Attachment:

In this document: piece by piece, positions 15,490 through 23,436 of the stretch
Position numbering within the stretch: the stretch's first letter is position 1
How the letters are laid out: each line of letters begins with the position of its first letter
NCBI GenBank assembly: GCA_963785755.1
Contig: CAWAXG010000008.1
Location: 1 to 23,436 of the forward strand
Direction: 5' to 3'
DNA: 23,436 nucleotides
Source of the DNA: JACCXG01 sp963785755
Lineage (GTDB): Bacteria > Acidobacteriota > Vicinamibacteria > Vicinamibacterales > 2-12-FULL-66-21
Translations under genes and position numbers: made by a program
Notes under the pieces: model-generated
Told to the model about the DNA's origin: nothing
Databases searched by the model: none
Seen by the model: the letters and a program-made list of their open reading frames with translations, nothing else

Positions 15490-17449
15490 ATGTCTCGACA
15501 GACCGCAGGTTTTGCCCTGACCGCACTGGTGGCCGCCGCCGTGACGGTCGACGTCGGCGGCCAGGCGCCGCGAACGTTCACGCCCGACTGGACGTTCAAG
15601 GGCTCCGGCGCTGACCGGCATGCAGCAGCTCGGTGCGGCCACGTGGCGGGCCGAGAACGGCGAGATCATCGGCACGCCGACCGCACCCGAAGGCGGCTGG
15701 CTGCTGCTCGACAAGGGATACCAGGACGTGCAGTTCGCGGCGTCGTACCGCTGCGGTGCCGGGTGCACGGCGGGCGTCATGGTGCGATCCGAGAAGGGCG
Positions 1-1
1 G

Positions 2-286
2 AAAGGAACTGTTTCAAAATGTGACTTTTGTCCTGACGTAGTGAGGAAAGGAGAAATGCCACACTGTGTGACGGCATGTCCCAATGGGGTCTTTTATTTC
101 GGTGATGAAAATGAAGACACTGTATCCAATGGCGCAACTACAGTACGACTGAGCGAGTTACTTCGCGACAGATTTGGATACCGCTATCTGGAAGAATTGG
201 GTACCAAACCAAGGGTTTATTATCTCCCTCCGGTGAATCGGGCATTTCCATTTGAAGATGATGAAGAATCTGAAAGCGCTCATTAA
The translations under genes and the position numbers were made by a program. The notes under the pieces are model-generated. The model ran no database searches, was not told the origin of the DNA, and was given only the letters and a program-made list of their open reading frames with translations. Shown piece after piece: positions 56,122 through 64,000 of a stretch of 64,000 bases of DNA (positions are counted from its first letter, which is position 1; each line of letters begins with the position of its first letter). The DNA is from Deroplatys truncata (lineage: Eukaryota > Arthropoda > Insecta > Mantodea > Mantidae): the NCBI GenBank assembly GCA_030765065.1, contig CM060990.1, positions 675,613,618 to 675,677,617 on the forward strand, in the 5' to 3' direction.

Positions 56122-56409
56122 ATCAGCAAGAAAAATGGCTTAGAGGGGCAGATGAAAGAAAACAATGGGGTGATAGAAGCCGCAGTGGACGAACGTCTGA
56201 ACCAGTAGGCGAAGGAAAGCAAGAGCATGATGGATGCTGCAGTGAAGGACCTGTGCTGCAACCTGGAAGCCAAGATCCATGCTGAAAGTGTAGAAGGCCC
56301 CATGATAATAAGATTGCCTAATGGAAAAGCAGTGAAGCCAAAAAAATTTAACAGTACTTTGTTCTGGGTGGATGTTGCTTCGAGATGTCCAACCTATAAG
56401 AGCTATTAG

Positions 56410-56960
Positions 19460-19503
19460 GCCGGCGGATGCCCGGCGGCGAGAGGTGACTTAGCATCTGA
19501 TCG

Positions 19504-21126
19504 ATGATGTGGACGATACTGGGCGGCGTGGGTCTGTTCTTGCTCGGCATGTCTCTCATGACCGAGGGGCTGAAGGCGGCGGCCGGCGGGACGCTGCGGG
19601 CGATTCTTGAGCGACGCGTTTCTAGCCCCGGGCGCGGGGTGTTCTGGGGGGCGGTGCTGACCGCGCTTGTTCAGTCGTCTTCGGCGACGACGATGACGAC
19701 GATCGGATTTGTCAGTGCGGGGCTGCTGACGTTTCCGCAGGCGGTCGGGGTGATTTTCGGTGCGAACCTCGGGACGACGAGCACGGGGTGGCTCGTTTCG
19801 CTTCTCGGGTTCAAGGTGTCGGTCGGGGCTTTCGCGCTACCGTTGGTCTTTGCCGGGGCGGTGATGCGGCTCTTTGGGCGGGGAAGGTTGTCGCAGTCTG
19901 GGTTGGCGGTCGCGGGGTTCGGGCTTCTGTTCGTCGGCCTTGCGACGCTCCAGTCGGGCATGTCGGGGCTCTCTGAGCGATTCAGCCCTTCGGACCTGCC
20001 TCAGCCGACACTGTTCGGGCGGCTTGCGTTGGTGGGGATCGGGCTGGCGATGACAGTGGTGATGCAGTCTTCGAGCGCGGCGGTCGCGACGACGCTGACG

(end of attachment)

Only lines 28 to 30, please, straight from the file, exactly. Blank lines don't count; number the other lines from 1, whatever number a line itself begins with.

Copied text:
Positions 56122-56409
56122 ATCAGCAAGAAAAATGGCTTAGAGGGGCAGATGAAAGAAAACAATGGGGTGATAGAAGCCGCAGTGGACGAACGTCTGA
56201 ACCAGTAGGCGAAGGAAAGCAAGAGCATGATGGATGCTGCAGTGAAGGACCTGTGCTGCAACCTGGAAGCCAAGATCCATGCTGAAAGTGTAGAAGGCCC